Behind Refresh Button

Today I’d like to continue browser’s cache topic and discuss one of the ways user can invalidate cached resources. I’m talking about F5 versus CTRL+F5 shortcuts (versus other ways to “refresh” the page) in modern browsers. So what is the difference between pressing F5 or CTRL+F5 in a browser window?

HTTP Request Types

First, let’s step back for a moment and take a look into HTTP theory.

Web browsers make two types of requests over HTTP(S) – conditional requests and unconditional requests.

An unconditional request is made when the client browser does not have a cached copy of the resource available locally. In this case, the server is expected to return the resource with a HTTP/200 OK response. If the response’s headers allows it, the client may cache this response in order to reuse it later.

If the browser later needs to retrieve the resource which is available locally (in cache). That resource’s header are checked in order to determine whether it is fresh or not. If the cached copy is still fresh then no server request will be made at all.

After that if the browser needs the resource, which is in the cache, but expired already (older than its max-age or past the Expires date), then client will make conditional request in order to figure out whether cached copy could be reused or should be replaced with some fresh version of the resource. The conditional request contains an If-Modified-Since and/or If-None-Match header that indicates to the server what version of the content the browser already has in its cache. If browser’s version is still valid, the server will return HTTP/304 Not Modified headers with no body, otherwise it can return HTTP/200 OK response with the new version of the resource.

Test user-invoked refresh

So, in theory F5 should lead to no request (if resource is in the cache and is fresh) or conditional request (in case when resource is in the cache, but not fresh anymore). CTRL+F5 on the other hand should lead to unconditional request, bypassing the cache altogether. Another thing I noted is that Cache-Control: no-cache and Pragma: no cache headers were added to requests after pressing CTRL+F5 in Chrome.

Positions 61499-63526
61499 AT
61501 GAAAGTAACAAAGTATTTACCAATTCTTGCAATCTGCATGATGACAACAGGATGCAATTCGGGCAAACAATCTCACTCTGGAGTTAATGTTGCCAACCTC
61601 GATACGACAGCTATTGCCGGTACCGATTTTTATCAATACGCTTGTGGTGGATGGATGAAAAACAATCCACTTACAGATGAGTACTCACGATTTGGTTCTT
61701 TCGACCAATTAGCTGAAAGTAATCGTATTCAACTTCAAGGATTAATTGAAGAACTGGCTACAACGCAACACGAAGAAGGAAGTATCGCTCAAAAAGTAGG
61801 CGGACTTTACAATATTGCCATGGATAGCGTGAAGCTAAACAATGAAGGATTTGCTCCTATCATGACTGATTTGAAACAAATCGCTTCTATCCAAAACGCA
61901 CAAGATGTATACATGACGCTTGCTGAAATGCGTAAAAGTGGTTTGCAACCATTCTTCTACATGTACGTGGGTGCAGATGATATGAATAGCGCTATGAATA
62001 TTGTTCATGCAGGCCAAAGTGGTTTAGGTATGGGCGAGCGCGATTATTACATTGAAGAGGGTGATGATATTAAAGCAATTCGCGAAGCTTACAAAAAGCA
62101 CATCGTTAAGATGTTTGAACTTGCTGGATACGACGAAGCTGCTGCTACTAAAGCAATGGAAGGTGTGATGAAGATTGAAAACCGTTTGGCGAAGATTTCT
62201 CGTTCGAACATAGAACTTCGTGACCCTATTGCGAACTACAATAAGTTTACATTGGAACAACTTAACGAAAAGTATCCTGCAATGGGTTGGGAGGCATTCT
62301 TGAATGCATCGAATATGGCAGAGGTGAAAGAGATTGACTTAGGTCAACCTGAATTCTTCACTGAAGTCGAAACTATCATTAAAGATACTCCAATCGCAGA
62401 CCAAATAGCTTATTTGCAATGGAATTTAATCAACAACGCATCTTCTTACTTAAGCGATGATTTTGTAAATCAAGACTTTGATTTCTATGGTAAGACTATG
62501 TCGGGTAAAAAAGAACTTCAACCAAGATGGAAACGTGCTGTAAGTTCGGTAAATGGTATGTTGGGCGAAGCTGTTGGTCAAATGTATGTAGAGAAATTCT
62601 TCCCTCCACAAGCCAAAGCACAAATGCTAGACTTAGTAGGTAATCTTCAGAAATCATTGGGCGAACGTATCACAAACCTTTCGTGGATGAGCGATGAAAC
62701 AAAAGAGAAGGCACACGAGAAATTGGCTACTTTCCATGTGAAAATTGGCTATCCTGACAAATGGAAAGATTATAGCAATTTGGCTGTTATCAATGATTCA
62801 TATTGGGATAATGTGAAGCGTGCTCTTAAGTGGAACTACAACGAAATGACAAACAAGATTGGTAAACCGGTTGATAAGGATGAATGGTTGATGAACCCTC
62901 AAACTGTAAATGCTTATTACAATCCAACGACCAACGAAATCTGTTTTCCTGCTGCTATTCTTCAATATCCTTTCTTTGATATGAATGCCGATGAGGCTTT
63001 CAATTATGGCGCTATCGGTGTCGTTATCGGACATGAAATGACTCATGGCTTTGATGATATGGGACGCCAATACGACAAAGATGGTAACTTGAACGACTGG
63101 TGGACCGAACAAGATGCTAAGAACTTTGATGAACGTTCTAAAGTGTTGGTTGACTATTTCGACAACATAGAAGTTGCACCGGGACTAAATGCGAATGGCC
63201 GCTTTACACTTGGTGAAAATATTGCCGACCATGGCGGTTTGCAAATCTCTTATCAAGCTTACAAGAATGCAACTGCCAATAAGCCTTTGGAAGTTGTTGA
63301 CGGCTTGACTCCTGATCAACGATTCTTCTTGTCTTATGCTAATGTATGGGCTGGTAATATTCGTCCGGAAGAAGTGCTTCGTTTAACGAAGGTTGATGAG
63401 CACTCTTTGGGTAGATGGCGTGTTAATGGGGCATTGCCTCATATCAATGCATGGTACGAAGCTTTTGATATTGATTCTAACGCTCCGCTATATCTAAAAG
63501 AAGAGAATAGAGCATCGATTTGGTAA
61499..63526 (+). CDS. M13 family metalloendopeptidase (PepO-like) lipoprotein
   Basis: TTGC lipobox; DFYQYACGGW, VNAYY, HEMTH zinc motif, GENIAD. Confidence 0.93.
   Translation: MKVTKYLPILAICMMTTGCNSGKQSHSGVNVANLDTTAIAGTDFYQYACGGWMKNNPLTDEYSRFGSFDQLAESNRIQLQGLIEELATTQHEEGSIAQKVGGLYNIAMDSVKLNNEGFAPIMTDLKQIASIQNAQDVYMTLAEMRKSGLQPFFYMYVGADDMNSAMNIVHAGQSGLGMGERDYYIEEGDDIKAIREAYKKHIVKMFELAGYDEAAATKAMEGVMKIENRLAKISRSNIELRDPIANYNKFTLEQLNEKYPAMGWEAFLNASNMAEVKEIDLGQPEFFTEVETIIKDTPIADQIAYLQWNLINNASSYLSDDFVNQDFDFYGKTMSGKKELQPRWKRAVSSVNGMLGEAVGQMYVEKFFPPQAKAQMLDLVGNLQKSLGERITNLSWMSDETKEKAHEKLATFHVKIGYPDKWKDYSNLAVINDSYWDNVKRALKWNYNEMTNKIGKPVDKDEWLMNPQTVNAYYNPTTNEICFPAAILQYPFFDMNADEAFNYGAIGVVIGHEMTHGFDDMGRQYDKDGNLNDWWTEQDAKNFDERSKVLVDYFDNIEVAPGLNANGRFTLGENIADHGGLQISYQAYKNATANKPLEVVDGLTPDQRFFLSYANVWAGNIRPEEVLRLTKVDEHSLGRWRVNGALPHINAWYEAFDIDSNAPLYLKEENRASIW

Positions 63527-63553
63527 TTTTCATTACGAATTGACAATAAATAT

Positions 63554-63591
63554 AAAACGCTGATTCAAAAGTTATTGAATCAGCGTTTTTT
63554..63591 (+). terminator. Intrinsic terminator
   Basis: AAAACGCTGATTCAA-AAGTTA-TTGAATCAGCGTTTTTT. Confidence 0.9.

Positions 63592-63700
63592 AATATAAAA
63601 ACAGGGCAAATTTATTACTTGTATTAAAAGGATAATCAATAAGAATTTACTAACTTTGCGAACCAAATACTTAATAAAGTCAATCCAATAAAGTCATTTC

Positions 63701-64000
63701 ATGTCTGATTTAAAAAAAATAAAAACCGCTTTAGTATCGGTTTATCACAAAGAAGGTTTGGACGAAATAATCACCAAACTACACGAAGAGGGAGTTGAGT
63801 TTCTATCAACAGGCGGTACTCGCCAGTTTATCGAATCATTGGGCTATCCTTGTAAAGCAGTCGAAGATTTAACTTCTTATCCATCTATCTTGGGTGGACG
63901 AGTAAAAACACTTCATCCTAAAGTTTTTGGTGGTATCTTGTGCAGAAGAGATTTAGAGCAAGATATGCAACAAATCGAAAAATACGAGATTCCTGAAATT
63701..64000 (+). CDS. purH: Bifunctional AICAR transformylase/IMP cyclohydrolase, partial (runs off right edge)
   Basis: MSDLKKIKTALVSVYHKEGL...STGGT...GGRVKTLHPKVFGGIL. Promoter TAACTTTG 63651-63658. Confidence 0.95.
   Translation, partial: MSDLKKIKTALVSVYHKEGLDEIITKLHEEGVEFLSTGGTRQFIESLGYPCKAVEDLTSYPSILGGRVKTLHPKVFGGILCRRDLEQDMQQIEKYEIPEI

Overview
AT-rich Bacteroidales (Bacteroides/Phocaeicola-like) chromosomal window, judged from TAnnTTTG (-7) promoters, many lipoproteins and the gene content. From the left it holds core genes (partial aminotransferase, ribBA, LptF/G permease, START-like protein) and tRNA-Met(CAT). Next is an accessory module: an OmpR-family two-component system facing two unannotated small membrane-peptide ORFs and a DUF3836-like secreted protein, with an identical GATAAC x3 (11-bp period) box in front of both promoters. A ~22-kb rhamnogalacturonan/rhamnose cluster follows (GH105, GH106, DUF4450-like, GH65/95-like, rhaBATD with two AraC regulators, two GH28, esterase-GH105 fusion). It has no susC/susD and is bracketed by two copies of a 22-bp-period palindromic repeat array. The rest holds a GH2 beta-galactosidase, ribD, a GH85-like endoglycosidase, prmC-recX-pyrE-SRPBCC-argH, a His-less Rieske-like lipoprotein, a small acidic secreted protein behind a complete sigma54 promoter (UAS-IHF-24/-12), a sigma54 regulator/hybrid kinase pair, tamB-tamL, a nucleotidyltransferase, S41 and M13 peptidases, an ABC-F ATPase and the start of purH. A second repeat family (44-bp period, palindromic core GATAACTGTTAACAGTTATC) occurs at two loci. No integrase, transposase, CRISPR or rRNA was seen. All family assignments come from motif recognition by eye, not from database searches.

Curiosity is a scary thing, so I decided to develop small test page and investigate browser’s behavior (and cache behavior) while refreshing the page in different ways.

My test page contains three .js resources, one of them has Cache-Control: no-cache in its response header. Another one has Cache-Control: private, max-age=15. And the last one has no cache preferences. So here are my findings:

image

Link navigation – means clicking on Navigate away from the page link and then on Return Back link. This is not a true refresh method, but some users expect to see fresh content each time they visit a page (no matter how they get there).

Also please note, I used only javascript files for my tests. As you may noted from my previous post, browsers handles different resources differently. I bet there are some optimizations for images or other types of resource. Also I haven’t tested it in other browsers such as Opera or Safari.

Another interesting fact is that if switch IE to HTTP 1.0 then the browser’s won’t use Cache-Control, but will send Pragma: no-cache instead.

Takeaways

In order to deliver the best usability for your website, you should be aware of how exactly users deliver the message “I want fresh content now” to the browser. Otherwise your cache policy could be sticking point on the way to deliver fresh content to the user.

In some cases its better to add “Refresh” button on the page, so it will do the job in the way your app expect it.

Source code available on GitHub.